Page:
In his writings, Seneca praises the power of foresight or the ability to think about and plan for the future. He even likens it to “a divine gift.” But when our ability to imagine the future is misused, it results in worry or anxiety.

As he writes, “There is nothing worse than worry about the future,” which “sets our minds aflutter with unaccountable fear.”

One of the most powerful ways to reduce worry is simply to remember how anxiety arises at the moment when the imagination is creating a fear of future events. Once we understand this and become aware of what’s really happening, we can make a conscious choice to live fully in the present, which is the only place we can discover true spiritual wealth, because the future doesn’t even exist.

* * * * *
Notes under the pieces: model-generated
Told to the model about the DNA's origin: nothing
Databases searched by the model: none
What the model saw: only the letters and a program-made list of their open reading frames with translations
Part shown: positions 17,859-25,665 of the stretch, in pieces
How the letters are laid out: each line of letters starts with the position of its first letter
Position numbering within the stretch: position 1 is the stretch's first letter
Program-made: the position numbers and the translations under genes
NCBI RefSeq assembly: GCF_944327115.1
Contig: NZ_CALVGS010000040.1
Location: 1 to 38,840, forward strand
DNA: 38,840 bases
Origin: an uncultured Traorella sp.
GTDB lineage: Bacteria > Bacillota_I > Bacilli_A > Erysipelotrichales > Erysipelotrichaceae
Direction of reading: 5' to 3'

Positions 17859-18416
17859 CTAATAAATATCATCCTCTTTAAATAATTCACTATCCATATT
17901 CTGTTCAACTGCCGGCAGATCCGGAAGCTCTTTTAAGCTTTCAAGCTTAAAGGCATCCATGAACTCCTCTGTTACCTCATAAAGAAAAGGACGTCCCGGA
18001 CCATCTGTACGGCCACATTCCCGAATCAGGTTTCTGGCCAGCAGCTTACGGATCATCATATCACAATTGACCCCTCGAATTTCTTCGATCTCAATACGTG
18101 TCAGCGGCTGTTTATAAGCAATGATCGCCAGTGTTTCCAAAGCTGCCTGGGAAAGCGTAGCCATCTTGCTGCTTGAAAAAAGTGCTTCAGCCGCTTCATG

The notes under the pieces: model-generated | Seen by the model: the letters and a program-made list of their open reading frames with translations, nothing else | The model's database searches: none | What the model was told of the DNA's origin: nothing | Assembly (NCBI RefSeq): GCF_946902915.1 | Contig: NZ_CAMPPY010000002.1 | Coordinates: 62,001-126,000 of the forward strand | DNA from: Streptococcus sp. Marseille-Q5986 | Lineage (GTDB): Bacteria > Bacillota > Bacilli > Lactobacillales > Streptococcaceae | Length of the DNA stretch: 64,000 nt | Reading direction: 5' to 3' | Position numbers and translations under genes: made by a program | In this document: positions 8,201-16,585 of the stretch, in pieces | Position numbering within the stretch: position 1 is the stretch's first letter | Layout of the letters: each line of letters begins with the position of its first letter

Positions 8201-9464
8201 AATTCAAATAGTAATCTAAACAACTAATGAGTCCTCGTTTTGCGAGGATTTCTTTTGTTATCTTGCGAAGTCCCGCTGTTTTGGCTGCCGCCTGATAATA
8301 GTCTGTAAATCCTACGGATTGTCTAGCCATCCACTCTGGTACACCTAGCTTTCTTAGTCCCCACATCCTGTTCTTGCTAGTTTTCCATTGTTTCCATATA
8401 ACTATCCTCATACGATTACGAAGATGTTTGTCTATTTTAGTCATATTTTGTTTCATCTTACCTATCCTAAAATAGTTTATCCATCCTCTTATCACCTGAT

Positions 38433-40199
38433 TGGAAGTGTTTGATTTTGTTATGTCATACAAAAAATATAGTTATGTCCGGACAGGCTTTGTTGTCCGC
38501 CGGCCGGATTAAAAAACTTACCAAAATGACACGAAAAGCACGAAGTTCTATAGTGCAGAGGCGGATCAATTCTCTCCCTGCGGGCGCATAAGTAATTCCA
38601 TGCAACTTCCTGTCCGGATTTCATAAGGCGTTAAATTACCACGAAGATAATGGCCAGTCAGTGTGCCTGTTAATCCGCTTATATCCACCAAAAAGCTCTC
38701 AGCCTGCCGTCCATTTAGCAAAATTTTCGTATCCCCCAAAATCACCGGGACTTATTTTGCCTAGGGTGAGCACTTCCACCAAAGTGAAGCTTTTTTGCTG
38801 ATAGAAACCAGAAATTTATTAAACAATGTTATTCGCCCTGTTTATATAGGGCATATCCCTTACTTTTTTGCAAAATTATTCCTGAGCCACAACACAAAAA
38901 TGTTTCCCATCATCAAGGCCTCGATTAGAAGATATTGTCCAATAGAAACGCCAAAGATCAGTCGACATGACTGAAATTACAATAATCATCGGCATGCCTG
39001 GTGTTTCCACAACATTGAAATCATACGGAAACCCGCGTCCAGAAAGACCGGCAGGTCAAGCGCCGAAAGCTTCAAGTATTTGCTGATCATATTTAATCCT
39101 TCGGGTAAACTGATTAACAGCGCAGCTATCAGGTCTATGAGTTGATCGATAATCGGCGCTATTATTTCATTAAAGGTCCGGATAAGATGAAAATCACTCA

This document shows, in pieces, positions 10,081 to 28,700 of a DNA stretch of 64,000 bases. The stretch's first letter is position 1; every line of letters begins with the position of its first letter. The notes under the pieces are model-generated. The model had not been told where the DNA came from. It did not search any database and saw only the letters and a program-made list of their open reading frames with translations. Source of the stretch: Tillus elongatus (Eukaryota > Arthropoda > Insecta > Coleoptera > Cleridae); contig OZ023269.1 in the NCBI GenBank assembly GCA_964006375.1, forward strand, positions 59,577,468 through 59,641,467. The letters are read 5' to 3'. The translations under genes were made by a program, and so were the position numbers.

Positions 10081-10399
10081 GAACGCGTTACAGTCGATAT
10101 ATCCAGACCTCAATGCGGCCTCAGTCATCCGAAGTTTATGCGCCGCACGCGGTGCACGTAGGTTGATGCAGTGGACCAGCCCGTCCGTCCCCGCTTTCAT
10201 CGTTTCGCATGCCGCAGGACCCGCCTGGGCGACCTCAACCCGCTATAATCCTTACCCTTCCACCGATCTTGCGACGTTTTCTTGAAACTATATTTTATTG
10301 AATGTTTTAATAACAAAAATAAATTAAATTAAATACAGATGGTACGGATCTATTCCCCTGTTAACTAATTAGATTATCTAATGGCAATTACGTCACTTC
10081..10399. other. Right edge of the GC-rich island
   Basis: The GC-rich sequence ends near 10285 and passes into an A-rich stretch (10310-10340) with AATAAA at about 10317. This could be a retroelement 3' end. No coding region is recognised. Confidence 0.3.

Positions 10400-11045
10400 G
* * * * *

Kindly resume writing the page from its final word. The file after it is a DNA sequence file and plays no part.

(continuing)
In addition, since anxiety, fear, and psychological suffering arise from bad judgments, bad opinions, or a misuse of the imagination, Seneca, like all Stoic philosophers, asks us to analyze our patterns of thinking in order to understand the source of the suffering. For if anxiety arises from bad beliefs, by rationally analyzing those beliefs and dismantling them, we can also cure the anxiety.

In other words, if something starts to bother us, we should systematically question the underlying beliefs to see if they are valid. This inner practice, of being constantly aware of our judgements that result in emotional states, was called mindfulness or attention (prosochē) by the Greek-speaking Stoics.